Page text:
Digital Minefield

Why The Machines Are Winning

Texting Our Way to Illiteracy

For millions of years, before language, all we had to understand each other (besides the loudness of grunts) were facial expressions and body language. And the occasional blow upside the head. Survival often depended on correctly interpreting the subtler signals. Now we use computers to communicate.

Almost none of that subtlety that got us here can be conveyed by emoticons. No longer speaking face-to-face, we prefer texting, email, and tweets. If you consider these forms to be writing, then more people are writing today than ever before. But fewer people are writing in David McCullough’s sense, when he said, “writing is thinking.”

If you argue that more books are being published today, you are correct—in absolute terms. But the percentage of people writing in any form with depth has decreased. America’s population has more than doubled since 1950. Are there now more than double the number of books of quality? (This despite the incredible ease provided by computers for writing, editing, and researching on the Internet.)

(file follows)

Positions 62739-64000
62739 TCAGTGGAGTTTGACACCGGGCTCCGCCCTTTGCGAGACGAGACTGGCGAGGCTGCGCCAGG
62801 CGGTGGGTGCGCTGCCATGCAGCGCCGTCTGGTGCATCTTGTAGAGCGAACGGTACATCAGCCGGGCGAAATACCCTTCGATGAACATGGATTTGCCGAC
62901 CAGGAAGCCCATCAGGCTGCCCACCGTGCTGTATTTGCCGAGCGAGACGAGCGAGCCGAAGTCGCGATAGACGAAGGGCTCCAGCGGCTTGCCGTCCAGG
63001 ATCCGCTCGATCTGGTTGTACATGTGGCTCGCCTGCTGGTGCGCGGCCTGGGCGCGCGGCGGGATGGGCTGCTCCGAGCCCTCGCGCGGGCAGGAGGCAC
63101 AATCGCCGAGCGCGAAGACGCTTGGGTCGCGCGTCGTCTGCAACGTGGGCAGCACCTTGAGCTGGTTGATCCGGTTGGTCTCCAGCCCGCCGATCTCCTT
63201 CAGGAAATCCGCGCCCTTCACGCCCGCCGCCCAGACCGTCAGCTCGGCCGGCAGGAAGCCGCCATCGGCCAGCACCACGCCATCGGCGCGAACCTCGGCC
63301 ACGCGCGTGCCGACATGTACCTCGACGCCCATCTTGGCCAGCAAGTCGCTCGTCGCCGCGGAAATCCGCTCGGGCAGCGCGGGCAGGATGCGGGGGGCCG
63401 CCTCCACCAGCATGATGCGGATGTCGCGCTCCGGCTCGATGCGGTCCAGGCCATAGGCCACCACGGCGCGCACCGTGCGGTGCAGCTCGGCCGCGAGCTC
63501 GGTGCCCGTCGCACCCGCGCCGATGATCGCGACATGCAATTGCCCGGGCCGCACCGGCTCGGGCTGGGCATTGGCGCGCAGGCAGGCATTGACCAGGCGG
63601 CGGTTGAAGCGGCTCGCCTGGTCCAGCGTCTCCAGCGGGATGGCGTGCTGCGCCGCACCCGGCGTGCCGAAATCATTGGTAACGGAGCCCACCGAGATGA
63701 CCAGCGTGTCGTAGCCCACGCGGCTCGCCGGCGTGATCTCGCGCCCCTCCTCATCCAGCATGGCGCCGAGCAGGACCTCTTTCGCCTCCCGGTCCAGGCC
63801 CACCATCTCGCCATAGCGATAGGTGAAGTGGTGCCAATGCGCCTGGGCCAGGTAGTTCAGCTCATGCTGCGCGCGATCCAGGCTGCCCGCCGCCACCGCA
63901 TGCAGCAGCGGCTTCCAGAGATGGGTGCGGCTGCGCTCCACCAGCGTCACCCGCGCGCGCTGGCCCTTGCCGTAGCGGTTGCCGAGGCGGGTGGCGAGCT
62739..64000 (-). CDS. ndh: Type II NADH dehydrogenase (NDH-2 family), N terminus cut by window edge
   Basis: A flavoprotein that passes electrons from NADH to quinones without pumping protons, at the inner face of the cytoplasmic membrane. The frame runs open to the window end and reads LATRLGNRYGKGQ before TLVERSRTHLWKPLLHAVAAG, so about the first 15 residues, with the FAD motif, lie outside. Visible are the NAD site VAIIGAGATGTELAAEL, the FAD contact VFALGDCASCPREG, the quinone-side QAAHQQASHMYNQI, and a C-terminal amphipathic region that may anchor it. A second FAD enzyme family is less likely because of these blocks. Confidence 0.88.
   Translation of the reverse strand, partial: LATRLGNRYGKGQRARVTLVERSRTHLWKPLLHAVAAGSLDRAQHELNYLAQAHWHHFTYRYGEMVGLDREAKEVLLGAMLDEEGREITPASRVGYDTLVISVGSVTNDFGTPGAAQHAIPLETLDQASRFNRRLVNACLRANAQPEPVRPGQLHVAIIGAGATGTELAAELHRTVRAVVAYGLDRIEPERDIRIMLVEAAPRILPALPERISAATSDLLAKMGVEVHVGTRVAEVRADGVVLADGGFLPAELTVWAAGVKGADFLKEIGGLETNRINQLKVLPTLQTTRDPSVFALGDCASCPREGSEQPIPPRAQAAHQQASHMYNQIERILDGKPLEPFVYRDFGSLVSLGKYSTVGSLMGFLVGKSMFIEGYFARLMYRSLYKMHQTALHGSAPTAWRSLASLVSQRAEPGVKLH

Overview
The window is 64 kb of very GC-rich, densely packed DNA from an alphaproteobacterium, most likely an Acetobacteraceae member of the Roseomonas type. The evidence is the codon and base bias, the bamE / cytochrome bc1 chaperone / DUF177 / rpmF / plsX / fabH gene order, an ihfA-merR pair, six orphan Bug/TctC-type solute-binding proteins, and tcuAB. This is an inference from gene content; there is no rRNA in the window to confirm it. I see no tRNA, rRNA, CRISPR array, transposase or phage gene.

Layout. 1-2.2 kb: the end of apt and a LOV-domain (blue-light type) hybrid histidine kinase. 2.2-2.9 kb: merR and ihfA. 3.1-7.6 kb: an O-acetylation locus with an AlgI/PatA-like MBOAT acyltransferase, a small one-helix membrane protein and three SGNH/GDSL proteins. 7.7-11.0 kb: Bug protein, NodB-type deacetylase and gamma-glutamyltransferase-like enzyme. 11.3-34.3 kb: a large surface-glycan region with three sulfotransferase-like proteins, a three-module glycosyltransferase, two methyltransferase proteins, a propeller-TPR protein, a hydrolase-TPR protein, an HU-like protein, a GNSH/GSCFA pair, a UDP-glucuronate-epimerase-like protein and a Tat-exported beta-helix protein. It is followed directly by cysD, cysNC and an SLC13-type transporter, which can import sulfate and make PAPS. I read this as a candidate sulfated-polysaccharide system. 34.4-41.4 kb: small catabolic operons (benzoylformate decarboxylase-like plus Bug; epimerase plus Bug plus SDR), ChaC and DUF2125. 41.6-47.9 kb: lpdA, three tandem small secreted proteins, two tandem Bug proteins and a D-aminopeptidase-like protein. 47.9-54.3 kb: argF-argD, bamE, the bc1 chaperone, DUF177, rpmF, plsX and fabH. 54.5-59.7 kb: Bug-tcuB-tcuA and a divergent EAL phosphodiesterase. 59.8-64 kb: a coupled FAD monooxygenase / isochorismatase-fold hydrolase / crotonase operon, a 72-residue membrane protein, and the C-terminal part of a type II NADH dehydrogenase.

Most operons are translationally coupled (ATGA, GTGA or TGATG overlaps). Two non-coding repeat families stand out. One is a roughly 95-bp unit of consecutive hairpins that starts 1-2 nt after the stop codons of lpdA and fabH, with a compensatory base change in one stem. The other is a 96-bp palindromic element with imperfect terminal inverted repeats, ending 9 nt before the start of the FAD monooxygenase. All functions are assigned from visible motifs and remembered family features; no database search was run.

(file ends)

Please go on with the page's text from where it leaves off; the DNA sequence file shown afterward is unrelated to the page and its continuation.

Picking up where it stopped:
Mark Twain’s A Connecticut Yankee In King Arthur’s Court gives a lesson about absolute and relative numbers. If I may presume to summarize, he tells some working folk that it’s not how much you make (in absolute numbers) but how much it will buy (the relative number is the true value). Yet, governments and politicians use absolute numbers to tell us we are better off than our predecessors. The phrases “adjusted for inflation” and “per capita” are rarely heard. It would be amusing if it weren’t so sad.

Sadder still is our state of declining literacy. Twain’s example is about the literacy of numbers, i.e., their meaning in context. Wikipedia calls literacy “the ability to read for knowledge and write coherently and think critically about the written word.” Texting and its lazy bedfellows cannot accomplish this. Without writing and thinking, the mere recognition of symbols is barely reading; it is just reacting to signals—like a trained ape. This level of reading can acquire information, but never knowledge. It cannot lead to writing or thinking. It is not literacy.

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